The excerpt below explains the complicated position of Tony Soprano:
The cultural myths Americans hold concerning success and what it means to live comfortably in an American suburb are continuing themes in the television series The Sopranos (1999–2007). These concerns are not uniquely middle-class, but do carry middle-class markers that permeate American culture. The media uses a caricature of “the suburb” time and time again. The suburbs are where families are raised, from where white-collar workers commute, and where the Everyman/woman aspires to live. Although family life may be variously portrayed on television, Tony Soprano’s border crossing into his show’s suburban landscape plays out many of the concerns associated with the middle class. These concerns are necessarily exaggerated for the mafia genre: The “normal” suburban patriarch does not engage in murder, theft, or bribery on a daily basis. Tony Soprano’s vices in conflict with his continual efforts to support his family’s lifestyle make him a contradiction that complicates audience identification. He is both the Everyman and the scoundrel. Because he is the main character, audiences will most likely look to him for their reflection, but they will also define themselves against him. Tony is not squeaky clean, and his gangster persona can never be legitimated under proper middle-class values. Even his legitimate operations are tainted by his criminal background and considered unworthy of proper middle-class professions. If Tony had stayed in the old working-class neighborhood where he grew up, he would not be considered an outsider; his roots are in that neighborhood. The nouveau riche element of his move up to the middle-class neighborhood serves as a marker that he somehow does not belong there and will have to kill to stay there, to afford his family’s lifestyle. Additionally, Tony is a man brought down by gender anxieties; specifically, he is burdened by women in the series. There is an antifeminist undercurrent pervading the show that follows contemporary anxieties men have about the apparent downfall of male authority. The women in the show range from assertive to disposable, but from the perspective of Tony, the show’s patriarch, viewers can watch how The Sopranos portrays cultural anxieties about class and gender.
Toscano, Aaron A. “Tony Soprano as the American Everyman and Scoundrel: How The Sopranos (re)Presents Contemporary Middle-Class Anxieties.” The Journal of Popular Culture, Vol. 47, No. 3, 2014: 451-452.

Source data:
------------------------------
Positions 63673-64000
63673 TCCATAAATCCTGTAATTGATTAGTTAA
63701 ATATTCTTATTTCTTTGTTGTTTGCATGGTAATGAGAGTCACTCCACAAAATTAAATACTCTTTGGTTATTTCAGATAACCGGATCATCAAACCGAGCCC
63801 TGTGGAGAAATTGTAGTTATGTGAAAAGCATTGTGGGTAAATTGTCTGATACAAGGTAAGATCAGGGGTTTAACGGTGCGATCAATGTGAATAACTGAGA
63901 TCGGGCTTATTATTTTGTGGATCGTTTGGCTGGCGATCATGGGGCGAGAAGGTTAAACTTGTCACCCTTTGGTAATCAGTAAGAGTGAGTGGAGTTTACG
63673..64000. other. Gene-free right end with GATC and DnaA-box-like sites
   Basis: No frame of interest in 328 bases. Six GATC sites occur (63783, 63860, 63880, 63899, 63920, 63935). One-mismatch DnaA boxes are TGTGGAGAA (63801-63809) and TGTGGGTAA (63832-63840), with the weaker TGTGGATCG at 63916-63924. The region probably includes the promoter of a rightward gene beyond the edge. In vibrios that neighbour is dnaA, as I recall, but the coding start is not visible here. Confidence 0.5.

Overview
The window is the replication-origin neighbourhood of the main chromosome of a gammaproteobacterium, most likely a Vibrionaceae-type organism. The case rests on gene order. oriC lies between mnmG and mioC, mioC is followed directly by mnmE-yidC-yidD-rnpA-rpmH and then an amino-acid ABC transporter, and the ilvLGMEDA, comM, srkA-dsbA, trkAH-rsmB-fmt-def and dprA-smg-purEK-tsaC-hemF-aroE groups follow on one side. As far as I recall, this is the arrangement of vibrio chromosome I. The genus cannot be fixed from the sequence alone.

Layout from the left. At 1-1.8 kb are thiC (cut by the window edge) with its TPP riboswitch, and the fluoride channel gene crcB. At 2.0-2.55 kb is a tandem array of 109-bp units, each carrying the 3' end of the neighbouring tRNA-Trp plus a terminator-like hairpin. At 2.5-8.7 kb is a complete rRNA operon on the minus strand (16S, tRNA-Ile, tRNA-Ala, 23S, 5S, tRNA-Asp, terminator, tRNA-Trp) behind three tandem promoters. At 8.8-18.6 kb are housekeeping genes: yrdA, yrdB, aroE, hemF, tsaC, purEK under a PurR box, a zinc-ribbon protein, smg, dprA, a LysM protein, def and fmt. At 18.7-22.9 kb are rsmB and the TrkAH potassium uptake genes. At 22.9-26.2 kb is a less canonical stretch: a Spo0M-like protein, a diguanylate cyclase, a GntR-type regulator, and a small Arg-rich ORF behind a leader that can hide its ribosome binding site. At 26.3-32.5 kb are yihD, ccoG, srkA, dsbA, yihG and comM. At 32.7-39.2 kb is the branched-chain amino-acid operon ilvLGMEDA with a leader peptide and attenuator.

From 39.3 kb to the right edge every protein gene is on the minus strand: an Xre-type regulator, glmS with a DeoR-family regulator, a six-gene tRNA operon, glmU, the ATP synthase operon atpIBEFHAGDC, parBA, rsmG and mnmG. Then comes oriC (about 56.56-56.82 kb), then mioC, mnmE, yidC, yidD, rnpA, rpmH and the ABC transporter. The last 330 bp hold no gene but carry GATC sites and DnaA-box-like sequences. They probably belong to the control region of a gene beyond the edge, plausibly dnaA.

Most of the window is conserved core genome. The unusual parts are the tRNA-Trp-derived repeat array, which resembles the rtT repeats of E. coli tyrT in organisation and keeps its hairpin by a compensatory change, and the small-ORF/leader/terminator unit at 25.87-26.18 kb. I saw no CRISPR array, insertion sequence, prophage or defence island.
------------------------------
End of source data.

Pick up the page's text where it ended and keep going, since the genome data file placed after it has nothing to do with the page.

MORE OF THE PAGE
Italian American Identity
One thing that The Sopranos does is get the audience to (re)think identity, specifically, Italian-American identity. The characters rarely claim to be “Italian-American”; instead, they usually just claim to be Italian. However, there’s a problem because the characters know very little about Italy but have absorbed the Italian-American culture of New Jersey and New York. In a very funny episode called “Commendatori” (Season 2, episode 4), Tony and a couple street capos go to Italy for business–exporting stolen cars. Christopher and Paulie pretty much do or want to do what they would in the United States. In fact, Christopher gets high the whole time and barely leaves his room. He ends up getting his girlfriend a Fendi bag from the Newark International Airport’s duty free shop. Below is a clip of Paulie’s expectations:
At the end of the episode, Tony arrives home to Carmella, who’s not completely thrilled he’s home. Andrea Bocelli’s “Con te partiro'” plays in the background. If we have time, I’ll put the episode on at 48:50.
In another episode called “Christopher” (Season 4, episode 3), the crew deals with the controversy surrounding Columbus Day and how it’s viewed by indigenous peoples.
- “Busy” at work and hearing about the coming protest against Columbus Day
- In this house, Christopher Columbus is a hero. End of story!
- Women’s League Columbus Day Lunch
- Paulie laments the decline of Italian culture at the coffee shop
- Columbus’s Statue gets protested
- Tony is fed up with the Columbus worship
Christopher Columbus might be a major figure for Italian Americans, but it’s complicated. Setting aside Columbus’s ushering in genocide of indigenous peoples of the Americas, Columbus, from Genoa, might have more of a presence for Spain. Columbus, technically from the Republic of Genoa, is said to have spoken Ligurian, which is probably closer to French than Florentine. More complications for Columbus being claimed by Italian Americans:
- Columbus’s two children came from his Portuguese wife and Castilian (Spain) mistress
- The Spanish monarchs funded his trip, which set off from Castile, Spain
- Spanish is way more prevalent a language in Latin America today than Italian
- Columbus’s remains rest in Seville, Spain; they were in the Dominican Republic and then Cuba before being brought back to Seville…never made it to Italy.